Executive Centre
Overview

Beware of the potholes: Job hopping in the senior executive ranks

A VP- Ops at a large captive American BPO in Hyderabad quits in 2001 to join a third party set up in Delhi as COO. His family continues to be in Hyderabad. In March,02, the person quits. Reason cited: business was not growing as envisaged. He is without a job for the next 8 months & then finally joins as COO of a large IT companyís BPO. The individual quits this company in Oct. 04 & moved on as Head- Operations in a smaller KPO. Reason cited: KPO is an exciting play. March 2006: Last heard, the person is no longer with the company.

A VP HR from a large MNC in Delhi moves on to Head HR at a large Pharma company. The role title offered & compensation was a huge draw. Within a year, he quit & joined a BPO company as HR Head. Reason: wanted to be with family in Mumbai. He is again on the lookout for a better opportunity, since the job involves late conference calls & the consequent disruption in the work life balance.

These are not stray incidents worth ignoring. Increasingly, senior professionals are falling in the trap of frequently changing jobs. This is no longer restricted to entry level coders or programmers. Willingly, senior professionals with excellent credentials are changing jobs more frequently than ever before. In a tight suppliers market which exists in India today, with every company worth its weight wanting to hire people & willing to better any salaries, quick career moves are often the result of so called 'exciting' opportunities that professionals find it hard to pass-by - even at the risk of creating a perception of job-hopping.

If one would ask anyone in the know, jumping jobs especially in sectors like IT or BPO has reached a record high. In mature economies, a senior professional may be would change a job every four to five years. Thanks to the job market boom in India, people are changing jobs with regular precision, with salaries statistically multiplying with every move. For many, every 15 months, itís on to a new job!

What these people don't realize or overlook is the fact that frequently changing jobs is a serious impediment even to their mid to long term career growth. Companies want to see stability in a personís profile. If he has a history of jumping around, the company fears that he will 'jump' for the first opportunity that shows itself. If youíre positioning yourself as a mature professional, a job change every year isnít going to be received well with most employers.

Frequent moves show either a lack of judgment or confused career goals or both. To some hiring managers, job-hopping also indicates that the candidate isn't wise enough to see the negative connotation rapid moves have with the next employer and that suggests immaturity.  In most cases, they are seen to lack a sense of commitment and loyalty to any organization they have been a part of. The habit would be difficult to manage and therefore would be a recurring issue.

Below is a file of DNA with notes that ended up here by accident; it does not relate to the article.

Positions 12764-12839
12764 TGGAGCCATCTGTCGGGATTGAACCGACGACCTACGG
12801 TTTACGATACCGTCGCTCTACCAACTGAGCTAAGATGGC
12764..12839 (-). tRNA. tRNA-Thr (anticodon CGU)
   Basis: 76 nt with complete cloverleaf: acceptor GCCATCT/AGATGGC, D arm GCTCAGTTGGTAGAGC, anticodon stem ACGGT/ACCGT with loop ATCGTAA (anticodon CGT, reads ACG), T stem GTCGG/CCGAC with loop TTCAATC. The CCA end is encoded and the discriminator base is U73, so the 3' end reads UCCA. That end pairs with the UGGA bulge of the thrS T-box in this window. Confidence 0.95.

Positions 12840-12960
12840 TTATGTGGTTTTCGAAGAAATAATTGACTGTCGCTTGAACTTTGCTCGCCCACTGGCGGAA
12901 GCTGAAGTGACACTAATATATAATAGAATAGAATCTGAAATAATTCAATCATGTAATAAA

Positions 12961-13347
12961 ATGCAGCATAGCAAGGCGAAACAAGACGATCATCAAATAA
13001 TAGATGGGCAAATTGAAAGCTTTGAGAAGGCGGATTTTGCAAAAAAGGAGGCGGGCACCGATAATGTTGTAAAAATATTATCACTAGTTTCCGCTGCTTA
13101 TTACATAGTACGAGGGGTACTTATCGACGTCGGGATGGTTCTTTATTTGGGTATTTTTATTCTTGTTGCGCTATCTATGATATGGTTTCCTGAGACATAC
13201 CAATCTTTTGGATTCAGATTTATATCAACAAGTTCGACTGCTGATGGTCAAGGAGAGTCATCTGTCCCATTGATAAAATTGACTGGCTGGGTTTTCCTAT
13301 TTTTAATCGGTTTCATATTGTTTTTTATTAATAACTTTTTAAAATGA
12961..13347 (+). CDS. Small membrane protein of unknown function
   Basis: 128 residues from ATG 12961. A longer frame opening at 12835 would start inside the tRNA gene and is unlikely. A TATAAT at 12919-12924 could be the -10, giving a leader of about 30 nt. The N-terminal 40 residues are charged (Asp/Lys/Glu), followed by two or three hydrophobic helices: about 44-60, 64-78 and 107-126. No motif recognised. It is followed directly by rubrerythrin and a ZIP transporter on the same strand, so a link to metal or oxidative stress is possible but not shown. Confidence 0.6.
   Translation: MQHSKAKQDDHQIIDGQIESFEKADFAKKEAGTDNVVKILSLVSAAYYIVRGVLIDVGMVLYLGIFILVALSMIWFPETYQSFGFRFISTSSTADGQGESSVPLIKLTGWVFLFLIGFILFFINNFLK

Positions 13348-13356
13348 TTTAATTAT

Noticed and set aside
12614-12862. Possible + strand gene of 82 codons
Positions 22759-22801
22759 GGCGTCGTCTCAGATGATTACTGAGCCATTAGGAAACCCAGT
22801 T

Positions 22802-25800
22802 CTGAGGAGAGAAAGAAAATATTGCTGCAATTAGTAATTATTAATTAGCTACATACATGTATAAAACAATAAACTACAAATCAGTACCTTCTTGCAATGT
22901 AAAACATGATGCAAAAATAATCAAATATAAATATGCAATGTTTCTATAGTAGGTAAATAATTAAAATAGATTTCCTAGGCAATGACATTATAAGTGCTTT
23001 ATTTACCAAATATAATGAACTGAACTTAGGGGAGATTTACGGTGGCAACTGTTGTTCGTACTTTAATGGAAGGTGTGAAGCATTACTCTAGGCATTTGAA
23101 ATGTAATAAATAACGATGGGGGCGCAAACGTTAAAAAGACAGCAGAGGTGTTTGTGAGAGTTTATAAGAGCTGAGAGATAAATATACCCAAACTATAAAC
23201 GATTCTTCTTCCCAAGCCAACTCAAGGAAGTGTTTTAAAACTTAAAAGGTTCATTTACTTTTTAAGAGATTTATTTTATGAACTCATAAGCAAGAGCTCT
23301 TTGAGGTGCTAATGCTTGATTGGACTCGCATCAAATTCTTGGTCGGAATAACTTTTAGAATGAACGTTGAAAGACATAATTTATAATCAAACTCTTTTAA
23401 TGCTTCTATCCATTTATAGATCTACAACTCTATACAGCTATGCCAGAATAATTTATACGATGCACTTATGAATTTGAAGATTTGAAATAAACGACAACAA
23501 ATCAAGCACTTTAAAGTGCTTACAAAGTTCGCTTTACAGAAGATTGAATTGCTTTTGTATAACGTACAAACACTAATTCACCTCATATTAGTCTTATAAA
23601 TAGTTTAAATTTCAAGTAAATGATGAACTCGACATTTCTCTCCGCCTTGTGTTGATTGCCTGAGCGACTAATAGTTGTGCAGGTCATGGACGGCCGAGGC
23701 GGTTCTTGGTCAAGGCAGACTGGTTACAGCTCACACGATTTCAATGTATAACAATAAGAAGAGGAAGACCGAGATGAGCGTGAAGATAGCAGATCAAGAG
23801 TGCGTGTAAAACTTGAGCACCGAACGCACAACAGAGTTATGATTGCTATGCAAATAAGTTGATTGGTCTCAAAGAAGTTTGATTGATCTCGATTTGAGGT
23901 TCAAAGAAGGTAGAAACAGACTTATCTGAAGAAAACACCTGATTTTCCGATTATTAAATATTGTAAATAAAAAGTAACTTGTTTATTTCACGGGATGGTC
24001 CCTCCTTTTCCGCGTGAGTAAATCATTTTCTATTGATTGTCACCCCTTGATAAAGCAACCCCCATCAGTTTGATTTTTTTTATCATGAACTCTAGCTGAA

At the senior levels, only when a person stays in the role with the employer for a few years would he/she develop the necessary skills, work in a team, build interpersonal relationships & consequently excel in the function. Going through a few business cycles as a part of one collective unit is important for one to derive organizational & team synergies. This aspect may not show up in the formative years as much as it does when the executive holds a position of importance.

Statistically & objectively, a generalization cannot be made as to how long should one stay with an employer, and how many employers can one afford to work for before being labeled as a "job hopper". One would refrain from even hazarding a guess- whether 2 or 3 years in a company- the topic is open for a debate. Even if the number is lower for your previous stints, one should at least have 4 years or more with the latest employer, this could in many ways square-up the previous instability.

Increasingly, one is observing that there is starting to exist an across the board reluctance to hire job-hoppers in the senior executive ranks. This is more so for any blue-chip company, be it an Indian firm or a multi-national. Rather than make oneself un-employable by changes jobs frequently, one could rather focus on making a dent on the role or the function in the process, making one's skills irreplaceable for the employer to directly value the personís presence.